This pair of M2 clone cicuit boards, use the same circuit as the Nelson Pass / First Watt M2 amplifier. However, the first "buffer" stage of amplification has been placed on a removable daughter board, making it extremely easy to swap-in different first stage circuits. A total of five first stage circuit designs are provided, and naturally one of them is the Nelson Pass / First Watt original.
The product package consists of twelve PCBs: two amplifier main boards, and five stereo pairs of daughter boards. Read the M2X thread on diyAudio to learn more and join in the discussion.
The M2x is a Push-Pull Class A amplifier circuit, with zero global feedback. It consists of 3 stages: an input buffer circuit (on a daughter card), followed by a passive auto-transformer for voltage gain, and finally a Class A MOSFET push pull output buffer. The sound of the M2x, as Nelson Pass puts it, is "relaxed and lively."
Five different input stage options are provided on PCB daughter cards:
- ISHIKAWA: The Nelson Pass original using Toshiba JFETs
- MOUNTAIN VIEW: A single ended Class A circuit using a Fairchild JFET
- TUCSON: An IC opamp circuit using a highly regarded JFET-input chip from Burr Brown
- AUSTIN: A fully complementary, symmetric Diamond Buffer circuit using discrete bipolar transistors from ON Semi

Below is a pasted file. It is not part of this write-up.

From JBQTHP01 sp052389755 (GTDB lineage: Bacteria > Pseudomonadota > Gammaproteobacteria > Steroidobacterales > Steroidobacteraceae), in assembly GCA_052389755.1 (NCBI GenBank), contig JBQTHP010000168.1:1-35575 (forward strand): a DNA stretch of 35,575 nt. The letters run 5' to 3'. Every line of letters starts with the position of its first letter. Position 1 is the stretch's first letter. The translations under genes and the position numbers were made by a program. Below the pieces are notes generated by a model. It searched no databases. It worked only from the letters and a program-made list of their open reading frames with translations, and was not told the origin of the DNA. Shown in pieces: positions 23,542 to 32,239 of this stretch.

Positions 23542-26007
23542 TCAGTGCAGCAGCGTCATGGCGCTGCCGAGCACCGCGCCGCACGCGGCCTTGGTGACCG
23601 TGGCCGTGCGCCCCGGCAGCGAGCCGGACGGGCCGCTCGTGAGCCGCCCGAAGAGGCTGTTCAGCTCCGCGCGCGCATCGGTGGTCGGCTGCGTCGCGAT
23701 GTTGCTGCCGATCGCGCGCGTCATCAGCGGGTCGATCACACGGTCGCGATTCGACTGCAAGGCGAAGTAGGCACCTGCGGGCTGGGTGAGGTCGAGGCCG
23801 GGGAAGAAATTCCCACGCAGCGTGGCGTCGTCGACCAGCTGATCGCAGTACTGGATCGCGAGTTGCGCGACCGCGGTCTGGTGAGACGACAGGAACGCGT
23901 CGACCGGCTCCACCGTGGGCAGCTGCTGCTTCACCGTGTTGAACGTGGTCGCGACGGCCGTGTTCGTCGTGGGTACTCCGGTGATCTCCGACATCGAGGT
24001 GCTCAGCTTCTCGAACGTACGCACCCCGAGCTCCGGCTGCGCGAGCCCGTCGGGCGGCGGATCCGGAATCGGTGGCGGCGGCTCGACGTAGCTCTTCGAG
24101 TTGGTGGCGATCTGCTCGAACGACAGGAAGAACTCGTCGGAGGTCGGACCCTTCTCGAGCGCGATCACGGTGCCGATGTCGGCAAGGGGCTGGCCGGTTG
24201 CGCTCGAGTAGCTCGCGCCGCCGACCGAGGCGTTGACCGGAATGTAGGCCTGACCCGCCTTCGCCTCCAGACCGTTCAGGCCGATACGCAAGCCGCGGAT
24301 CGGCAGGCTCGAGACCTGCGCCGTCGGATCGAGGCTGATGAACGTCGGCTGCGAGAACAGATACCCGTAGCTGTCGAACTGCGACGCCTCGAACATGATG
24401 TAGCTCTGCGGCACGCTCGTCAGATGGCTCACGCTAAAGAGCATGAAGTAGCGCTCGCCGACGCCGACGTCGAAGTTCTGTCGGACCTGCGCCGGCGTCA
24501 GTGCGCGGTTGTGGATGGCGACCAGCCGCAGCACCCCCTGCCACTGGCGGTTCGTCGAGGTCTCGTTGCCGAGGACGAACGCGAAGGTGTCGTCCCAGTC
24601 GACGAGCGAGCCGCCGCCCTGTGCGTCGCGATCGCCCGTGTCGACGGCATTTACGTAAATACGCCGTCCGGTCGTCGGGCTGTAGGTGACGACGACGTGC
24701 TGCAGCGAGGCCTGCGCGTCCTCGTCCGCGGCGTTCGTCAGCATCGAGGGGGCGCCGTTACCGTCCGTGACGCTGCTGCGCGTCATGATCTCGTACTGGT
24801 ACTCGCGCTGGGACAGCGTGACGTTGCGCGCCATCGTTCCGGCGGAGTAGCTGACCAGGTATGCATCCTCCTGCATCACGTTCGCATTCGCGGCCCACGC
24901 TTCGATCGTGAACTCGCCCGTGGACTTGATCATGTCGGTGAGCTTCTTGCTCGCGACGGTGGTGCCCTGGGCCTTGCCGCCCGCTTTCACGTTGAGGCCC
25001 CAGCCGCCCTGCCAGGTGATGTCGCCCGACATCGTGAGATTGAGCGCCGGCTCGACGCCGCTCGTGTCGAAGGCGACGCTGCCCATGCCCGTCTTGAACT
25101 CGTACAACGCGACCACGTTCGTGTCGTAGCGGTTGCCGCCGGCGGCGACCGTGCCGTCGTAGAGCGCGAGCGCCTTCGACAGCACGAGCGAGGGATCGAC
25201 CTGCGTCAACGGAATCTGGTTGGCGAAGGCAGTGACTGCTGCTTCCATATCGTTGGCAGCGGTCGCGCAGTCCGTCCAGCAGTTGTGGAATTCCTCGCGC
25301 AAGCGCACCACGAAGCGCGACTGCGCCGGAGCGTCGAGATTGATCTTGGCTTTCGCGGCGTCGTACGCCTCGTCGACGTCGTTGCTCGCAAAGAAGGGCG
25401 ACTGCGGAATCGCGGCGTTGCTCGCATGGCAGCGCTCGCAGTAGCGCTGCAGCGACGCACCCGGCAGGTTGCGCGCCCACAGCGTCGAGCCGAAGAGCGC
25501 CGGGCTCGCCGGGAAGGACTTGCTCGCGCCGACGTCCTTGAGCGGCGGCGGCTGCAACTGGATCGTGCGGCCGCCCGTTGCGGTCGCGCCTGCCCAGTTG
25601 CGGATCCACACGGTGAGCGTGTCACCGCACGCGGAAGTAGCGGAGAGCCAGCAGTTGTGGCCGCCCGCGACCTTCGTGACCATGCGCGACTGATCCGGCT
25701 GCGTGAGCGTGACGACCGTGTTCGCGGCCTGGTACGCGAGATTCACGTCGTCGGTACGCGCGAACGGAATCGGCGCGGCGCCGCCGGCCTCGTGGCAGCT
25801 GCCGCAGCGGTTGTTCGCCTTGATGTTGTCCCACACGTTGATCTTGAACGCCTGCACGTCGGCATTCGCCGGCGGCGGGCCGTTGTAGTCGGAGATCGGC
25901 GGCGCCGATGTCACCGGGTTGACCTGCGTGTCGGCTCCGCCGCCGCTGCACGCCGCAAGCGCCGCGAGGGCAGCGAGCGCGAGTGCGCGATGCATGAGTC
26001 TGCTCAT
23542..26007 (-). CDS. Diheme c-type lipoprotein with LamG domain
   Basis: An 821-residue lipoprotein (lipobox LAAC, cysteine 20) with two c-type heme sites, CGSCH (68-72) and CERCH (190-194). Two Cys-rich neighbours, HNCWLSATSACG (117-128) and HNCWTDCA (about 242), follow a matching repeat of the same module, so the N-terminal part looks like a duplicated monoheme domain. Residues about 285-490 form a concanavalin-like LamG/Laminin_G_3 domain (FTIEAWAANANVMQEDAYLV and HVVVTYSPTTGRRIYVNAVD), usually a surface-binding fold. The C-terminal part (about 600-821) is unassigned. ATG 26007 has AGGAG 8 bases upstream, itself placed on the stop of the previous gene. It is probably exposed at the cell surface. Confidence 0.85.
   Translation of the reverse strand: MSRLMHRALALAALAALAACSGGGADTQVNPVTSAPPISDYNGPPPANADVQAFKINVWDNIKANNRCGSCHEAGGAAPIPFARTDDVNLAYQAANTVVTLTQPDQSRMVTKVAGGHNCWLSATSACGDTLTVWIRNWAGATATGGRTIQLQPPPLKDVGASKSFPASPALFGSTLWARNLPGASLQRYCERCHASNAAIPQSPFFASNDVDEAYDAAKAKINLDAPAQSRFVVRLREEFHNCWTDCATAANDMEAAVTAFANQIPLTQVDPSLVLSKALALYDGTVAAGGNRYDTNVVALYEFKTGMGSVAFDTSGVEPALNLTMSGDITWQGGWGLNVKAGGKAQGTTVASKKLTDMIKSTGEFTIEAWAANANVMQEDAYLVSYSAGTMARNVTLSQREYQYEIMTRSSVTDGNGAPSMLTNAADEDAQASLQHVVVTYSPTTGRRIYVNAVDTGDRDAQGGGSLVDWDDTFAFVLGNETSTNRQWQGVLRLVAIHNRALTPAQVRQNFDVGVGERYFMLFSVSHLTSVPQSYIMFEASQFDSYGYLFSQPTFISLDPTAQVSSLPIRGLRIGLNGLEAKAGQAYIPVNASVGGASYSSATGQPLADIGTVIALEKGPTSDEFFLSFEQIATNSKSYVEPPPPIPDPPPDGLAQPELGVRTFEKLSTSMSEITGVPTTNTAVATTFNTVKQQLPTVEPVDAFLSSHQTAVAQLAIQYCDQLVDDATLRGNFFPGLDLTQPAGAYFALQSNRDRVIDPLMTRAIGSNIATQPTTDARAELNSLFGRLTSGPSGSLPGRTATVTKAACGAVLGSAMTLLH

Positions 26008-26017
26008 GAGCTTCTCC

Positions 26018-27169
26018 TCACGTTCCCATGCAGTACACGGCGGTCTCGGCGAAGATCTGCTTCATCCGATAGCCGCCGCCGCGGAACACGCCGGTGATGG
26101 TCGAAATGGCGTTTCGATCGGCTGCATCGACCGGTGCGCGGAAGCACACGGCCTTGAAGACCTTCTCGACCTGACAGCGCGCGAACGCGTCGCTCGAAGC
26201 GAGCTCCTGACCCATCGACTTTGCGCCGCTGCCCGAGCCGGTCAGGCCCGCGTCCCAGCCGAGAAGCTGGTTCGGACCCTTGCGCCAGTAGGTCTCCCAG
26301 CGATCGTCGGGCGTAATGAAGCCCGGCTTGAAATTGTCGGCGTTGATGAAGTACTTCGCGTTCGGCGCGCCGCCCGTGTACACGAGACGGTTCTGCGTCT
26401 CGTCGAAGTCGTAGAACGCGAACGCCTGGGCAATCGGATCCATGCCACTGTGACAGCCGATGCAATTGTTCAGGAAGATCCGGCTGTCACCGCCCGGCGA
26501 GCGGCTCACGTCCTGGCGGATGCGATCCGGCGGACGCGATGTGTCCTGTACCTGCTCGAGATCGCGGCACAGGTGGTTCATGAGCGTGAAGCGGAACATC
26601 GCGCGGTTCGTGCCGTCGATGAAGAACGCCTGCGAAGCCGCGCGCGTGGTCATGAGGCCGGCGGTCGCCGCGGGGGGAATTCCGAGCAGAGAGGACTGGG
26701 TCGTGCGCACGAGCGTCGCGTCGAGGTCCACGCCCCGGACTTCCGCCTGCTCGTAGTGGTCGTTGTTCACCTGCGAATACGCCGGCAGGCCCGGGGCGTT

- NORWOOD: An Analog Devices JFET opamp followed by a high bandwidth video driver (110 MHz!) from Harris
These different input circuit designs allow a builder many options, particularly when sourcing electronic components. For example, during times when the JFETs used in Nelson Pass's original (K170 + J74) are out of stock, one of the other daughter cards can be sourced, stuffed, soldered, and enjoyed in the listening room. Some early M2x builders report that they prefer the sound of these other cards, even more than the Nelson Pass original. Try them yourself and discover which one(s) YOU prefer.
How might someone choose which of these to build? (Or, which of these to build first?) Here are some thoughts.
ISHIKAWA (using Toshiba or LS JFETs) has the absolutely lowest parts count and is the easiest to solder together. But those FETs are hard to find.
TUCSON using the thru-hole OPA604 chip, is the lowest parts count board that doesn't use unobtainium devices. And the OPA604 opamp has JFET inputs, so if you love JFETs, it's one of the opamps you probably know and adore. Alternatively, TUCSON using the SMD OPA1611 chip, is the lowest distortion input stage of them all. Even lower than the Nelson Pass original. It only has one surface mount part; the rest of the board is thru-hole.
NORWOOD is all-SMD, just like the entire electronics industry has been for the last 20 years. Norwood includes a 200 mA driver IC, and a JFET input opamp from Analog Devices. Its output current capability is at least a factor of five greater than any of the other M2x input stages. If you're at all concerned about the input impedance of the output devices at HF, reflected from the transformer secondary back into the primary, Norwood can drive it better than all the others.